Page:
Vowed to get fit and lose weight in 2013? A new study could be just the answer to help you achieve your goals.
It’s a wonderful thing to feel the excitement and motivation that a New Year brings.
Many people dive into the New Year with great intentions to get fit, exercise more and lose weight. Unfortunately though, the average New Year's resolution doesn't last very long – research shows it actually only lasts from one week to three months in most cases.
Thankfully, a new study into the psychology of physical exercise could be just the answer to help people stick to their resolutions.
Griffith Health Institute's Associate Professor David Neumann is exploring the mindset of all those ambitious people who are trying to lose weight and get into shape for the New Year. Remember the infamous “no pain, no gain” motto? Dr Neumann is focusing his energies on the pain portion which serves as a barrier and seems to deter thousands of well-intentioned resolution makers before January is even up.
Research shows that one in three New Year's resolutions slips away within the first two weeks of being set. It also shows that when exercise appears not enjoyable or too intense, people are more likely to give up. Because of this, New Year memberships at fitness centres barely reach through to the end of February.
Dr Neumann is working hard to develop innovative psychological strategies that make physical exercise more enjoyable and satisfying. He wants to reduce the impression that exercise is a painful task involving heaps of aches and too much effort.
"Many people make New Year's resolutions to get fitter and healthier but fail because of one reason. They don't enjoy it," he said.
"They don't enjoy it because they find it hard. It's hard to enjoy exercise when you're overweight or not fit."
But Dr Neumann thinks that these negative thought patterns are not set in stone and can be changed so that exercise is actually enjoyable.
"It's important to use psychological strategies. We have to change how the mind interprets what the body is doing, and change it from thinking exercise is hard."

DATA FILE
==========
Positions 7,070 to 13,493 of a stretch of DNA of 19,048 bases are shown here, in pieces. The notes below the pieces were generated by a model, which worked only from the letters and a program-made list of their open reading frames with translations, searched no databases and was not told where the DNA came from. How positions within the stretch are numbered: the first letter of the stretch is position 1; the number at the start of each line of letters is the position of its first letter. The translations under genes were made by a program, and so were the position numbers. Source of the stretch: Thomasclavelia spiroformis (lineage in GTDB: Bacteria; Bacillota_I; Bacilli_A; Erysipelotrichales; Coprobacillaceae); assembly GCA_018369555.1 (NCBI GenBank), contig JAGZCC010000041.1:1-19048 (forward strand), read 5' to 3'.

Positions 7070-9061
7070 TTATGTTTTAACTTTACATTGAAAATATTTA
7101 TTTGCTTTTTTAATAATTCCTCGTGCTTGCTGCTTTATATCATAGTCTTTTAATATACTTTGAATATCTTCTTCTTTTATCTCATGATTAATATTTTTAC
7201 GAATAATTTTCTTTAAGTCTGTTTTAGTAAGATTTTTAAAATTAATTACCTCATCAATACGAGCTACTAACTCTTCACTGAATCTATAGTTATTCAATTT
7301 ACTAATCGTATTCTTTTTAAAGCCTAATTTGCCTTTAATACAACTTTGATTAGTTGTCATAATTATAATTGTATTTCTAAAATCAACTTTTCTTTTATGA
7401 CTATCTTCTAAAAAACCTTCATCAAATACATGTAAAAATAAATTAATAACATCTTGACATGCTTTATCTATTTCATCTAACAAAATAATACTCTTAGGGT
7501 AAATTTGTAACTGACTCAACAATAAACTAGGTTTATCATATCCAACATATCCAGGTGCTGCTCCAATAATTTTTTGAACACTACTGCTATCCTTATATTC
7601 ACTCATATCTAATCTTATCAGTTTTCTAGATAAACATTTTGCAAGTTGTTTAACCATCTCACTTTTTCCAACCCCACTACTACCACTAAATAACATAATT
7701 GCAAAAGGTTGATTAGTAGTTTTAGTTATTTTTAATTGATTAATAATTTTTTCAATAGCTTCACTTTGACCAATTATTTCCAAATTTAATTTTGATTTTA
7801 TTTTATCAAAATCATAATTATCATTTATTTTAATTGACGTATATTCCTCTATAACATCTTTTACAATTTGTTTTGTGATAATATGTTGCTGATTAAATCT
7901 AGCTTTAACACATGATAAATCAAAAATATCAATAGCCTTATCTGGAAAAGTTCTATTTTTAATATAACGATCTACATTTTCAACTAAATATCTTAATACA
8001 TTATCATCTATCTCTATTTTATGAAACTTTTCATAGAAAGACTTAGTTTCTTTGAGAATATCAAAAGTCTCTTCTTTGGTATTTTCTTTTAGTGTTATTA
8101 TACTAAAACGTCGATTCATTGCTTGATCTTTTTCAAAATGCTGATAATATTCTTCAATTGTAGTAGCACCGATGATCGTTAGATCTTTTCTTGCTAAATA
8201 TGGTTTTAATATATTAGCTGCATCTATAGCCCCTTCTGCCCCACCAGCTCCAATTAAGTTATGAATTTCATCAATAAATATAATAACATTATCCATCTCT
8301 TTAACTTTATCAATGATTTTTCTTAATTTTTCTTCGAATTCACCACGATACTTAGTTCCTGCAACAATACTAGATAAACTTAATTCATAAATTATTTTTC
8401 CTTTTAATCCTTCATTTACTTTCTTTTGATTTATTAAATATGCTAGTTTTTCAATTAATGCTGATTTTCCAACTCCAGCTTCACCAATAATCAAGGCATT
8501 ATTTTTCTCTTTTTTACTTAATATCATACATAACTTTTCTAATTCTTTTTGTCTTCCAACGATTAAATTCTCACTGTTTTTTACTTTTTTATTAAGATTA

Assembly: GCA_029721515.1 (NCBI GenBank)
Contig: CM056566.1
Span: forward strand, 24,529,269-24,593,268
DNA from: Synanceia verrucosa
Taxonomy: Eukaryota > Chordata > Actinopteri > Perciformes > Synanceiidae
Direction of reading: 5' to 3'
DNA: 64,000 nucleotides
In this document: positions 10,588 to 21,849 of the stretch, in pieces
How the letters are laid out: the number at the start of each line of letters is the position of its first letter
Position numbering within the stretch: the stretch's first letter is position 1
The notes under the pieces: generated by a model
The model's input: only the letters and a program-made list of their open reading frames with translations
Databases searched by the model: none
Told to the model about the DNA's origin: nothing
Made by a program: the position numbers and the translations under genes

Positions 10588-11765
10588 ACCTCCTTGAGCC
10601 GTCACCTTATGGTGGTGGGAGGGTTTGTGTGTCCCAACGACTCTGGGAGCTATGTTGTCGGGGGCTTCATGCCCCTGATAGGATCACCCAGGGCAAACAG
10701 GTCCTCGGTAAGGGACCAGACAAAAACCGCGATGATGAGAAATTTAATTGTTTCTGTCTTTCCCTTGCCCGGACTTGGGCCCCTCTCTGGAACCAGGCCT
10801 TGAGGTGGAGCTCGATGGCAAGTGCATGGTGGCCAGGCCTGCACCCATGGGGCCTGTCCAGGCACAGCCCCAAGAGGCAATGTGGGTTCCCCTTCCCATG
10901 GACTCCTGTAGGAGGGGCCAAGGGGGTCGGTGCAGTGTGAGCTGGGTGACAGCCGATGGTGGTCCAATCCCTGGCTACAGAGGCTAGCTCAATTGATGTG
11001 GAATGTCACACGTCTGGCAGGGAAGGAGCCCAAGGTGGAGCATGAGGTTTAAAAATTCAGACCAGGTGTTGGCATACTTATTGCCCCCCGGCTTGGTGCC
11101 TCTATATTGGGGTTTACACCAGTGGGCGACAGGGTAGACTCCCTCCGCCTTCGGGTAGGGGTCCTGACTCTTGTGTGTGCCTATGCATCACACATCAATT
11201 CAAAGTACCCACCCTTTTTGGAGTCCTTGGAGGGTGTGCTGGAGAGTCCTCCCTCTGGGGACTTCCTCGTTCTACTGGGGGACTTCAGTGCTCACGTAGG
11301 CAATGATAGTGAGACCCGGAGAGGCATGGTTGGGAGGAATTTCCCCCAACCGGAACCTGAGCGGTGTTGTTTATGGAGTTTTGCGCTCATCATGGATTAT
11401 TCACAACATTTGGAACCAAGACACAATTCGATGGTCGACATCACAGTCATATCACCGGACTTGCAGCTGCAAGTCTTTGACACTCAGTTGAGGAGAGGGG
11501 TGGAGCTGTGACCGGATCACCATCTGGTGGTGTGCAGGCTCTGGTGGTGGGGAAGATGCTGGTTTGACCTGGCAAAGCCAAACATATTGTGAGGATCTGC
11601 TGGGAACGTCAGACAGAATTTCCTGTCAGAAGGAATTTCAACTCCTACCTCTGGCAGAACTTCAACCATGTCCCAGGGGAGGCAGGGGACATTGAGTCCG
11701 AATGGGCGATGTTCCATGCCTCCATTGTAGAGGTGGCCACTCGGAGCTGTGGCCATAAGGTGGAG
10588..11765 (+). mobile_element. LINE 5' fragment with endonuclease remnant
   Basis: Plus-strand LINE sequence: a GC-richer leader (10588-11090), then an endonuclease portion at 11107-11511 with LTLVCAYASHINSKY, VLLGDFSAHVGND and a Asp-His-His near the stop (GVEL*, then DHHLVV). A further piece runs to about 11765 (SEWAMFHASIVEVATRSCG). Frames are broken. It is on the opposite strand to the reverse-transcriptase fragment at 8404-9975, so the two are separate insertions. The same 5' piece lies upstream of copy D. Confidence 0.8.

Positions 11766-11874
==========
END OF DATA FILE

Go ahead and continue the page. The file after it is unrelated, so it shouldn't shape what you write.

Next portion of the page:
This research will be carried out over a three-year period before being extended into the community. It involves lab-based analysis using treadmills and weights and is funded by an Australian Research Council Discovery Grant.
Teaming up with exercise consultants and sports psychologists, Dr Neumann will use the knowledge gained during the lab phase to create exercise programs. He will also be watching how persistence factors in and whether people are enjoying what they are doing and if in the long run, they stick with it.
"The strategies will account for exercise intensity and individual differences like age and experience," he said. "The research project will also help those that currently exercise to continue to enjoy a higher intensity workout and encourage sedentary people to start exercising.
"It will show people of all ages and levels of experience how to get more out of moderate intensity and vigorous exercise by making it more enjoyable and less painful," said Dr Neumann.
Physical inactivity not only increases the risk of major health problems like heart disease, type 2 diabetes, and breast cancer, it’s also a major downer when it comes to quality of life. Mental health is hugely influenced by inactivity, leading to depression, anxiety and ultimately reducing life expectancy.
Current national guidelines recommend that people engage in 30 minutes of moderate to vigorous physical activity on most days but because so many people are failing to do this, it’s costing Australia a lot of money - about $1.5 billion per year to be precise.